Where Are Your Accusers?

Dust Writer The wind caressed His face and played with His hair. His upturned face glowed with the light of the star-studded sky. The cold bit through His robe, and His body ached with the strain of the day before. With distress of mind, He stood alone, thinking. Usually He was able to shake this loneliness that sometimes engulfed Him, but tonight was different. Tonight it seemed as though it just might conquer Him.

Doubt filled His mind with questions about His effectiveness on earth. It was hard to understand why the people could not grasp the reason for His teaching or His deep concern for their welfare. At times it seemed hopeless, but because He loved them, He knew He could not give up.

From where He stood He could see the sleeping city below. The empty streets and shops would soon be filled with people. He longed to teach them what His Father was really like but His time was short and their hearts seemed dulled to undertanding.

He sat down on a rock and put His face in His hands. His mind drifted back over the past. Back through the struggle in the wilderness and His baptism, all the way to His childhood. All this He remembered as though it had happened yesterday. But one event stood out. It had occurred when He was just a boy...

The weather had been beautiful, that day long ago. He had finished breakfast and gone to draw water from the well for His mother. Though not quite eleven, He was big for his age, and the work he did for His father in the carpentry shop had greatly strengthened Him.

He was not far from the well when he came upon a small group of boys, teasing a young girl. The girl came from a home that was ostracized because her father was a tax collector for the Romans. He had heard her being teased about it before.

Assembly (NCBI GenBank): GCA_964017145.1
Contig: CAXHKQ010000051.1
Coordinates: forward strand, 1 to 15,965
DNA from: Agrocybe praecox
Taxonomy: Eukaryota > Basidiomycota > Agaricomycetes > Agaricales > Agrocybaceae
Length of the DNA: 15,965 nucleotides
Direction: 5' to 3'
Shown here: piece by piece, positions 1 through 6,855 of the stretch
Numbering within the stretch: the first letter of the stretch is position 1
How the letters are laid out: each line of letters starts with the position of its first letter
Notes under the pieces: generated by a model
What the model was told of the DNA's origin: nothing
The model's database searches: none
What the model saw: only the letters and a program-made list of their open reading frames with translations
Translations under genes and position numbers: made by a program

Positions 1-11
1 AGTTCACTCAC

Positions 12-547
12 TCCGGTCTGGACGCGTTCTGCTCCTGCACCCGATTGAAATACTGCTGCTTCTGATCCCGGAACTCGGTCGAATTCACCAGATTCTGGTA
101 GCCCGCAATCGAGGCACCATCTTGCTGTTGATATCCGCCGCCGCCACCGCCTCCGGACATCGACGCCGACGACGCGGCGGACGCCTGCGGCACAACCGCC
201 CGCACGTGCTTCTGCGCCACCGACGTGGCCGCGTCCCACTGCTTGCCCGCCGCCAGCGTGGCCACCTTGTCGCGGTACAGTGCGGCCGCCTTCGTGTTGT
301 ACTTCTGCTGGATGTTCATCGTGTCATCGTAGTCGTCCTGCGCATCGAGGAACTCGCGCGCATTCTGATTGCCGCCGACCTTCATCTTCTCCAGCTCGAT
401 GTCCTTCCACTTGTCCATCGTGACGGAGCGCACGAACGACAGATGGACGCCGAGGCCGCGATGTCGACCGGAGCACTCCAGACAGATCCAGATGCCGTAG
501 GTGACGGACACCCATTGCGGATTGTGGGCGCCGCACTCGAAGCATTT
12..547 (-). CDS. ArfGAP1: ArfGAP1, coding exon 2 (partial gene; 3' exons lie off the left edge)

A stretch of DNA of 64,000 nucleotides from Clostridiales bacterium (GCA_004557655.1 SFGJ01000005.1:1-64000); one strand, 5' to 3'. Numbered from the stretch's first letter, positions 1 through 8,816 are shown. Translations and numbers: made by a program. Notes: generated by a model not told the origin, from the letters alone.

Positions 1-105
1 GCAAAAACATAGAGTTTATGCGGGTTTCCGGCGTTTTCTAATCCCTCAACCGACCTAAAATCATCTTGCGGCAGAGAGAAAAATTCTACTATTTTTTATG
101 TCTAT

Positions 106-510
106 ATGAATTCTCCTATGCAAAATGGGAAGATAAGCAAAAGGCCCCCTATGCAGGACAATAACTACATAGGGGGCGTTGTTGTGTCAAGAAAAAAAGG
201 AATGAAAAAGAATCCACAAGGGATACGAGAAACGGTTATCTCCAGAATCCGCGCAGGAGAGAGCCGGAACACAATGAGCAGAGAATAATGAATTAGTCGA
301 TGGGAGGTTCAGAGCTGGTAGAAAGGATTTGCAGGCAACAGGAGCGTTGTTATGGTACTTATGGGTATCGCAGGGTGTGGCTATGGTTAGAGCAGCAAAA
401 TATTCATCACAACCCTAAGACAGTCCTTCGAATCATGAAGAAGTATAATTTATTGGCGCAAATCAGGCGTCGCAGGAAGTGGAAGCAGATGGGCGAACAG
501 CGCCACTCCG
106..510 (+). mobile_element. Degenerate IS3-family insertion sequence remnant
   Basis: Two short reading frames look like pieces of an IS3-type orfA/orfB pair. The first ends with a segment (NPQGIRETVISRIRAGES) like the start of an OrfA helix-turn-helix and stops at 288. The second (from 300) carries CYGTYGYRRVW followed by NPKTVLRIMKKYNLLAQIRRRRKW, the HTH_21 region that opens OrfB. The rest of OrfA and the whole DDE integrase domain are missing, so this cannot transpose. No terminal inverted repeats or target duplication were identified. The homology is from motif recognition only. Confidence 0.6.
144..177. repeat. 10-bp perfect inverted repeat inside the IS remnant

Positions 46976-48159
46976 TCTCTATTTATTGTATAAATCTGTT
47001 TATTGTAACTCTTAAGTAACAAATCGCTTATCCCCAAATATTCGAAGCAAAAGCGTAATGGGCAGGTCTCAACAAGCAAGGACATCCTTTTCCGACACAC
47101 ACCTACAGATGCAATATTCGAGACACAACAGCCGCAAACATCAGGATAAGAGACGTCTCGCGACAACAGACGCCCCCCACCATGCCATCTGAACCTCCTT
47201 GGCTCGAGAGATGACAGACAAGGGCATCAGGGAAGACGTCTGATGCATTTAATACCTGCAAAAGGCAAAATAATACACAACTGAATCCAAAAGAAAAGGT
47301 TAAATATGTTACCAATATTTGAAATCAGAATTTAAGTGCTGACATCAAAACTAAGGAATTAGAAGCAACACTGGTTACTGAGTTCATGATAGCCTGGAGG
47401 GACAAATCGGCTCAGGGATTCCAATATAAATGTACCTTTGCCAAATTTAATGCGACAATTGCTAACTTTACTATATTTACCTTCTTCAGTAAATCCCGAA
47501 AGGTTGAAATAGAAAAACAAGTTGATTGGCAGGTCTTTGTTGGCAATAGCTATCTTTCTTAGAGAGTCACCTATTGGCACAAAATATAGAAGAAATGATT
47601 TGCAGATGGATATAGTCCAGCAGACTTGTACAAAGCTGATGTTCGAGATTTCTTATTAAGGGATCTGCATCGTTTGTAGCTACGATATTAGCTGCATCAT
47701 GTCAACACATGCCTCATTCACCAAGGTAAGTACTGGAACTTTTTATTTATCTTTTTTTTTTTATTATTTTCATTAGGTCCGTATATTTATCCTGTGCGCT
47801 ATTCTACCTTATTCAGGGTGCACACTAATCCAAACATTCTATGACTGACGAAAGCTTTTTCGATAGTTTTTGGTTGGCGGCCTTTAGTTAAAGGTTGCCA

She must have come for water also, because her jar lay broken a short distance away from where she stood. The boys surrounded her to prevent escape, taunting her mercilessly.

'Your daddy's a Roman!' shouted one.

'Traitor!' screamed another.

Then one of them grabbed her shawl. She cried out, trying in vain to get it back. They tossed it back and forth among themselves, letting it fall in the dirt. Suddenly, while chasing one of them, she tripped on her skirt and fell to the ground. The boys laughed and jeered as tears welled up in her eyes, and streaked her face.

He quickly set His jar down, and began running to her rescue. He had almost reached her when an adult voice rang out.

'Jonathan, get back over here this instant! Hurry up with that water!' A heavyset woman was walking down the path. Red-faced and winded, she grabbed one of the boys by the ear, and dragged him after her. The rest of the group scattered to avoid similar punishment at the hands of their mothers.

He went over to where the girl's shawl was and picked it up. He brushed off the weeds, then walked over to her and held out His hand to help her up. Her black hair was matted, and she looked up at Him through muddy brown eyes, as though expecting Him to laugh or throw the shawl in her face. All she saw in His eyes, however, was compassion.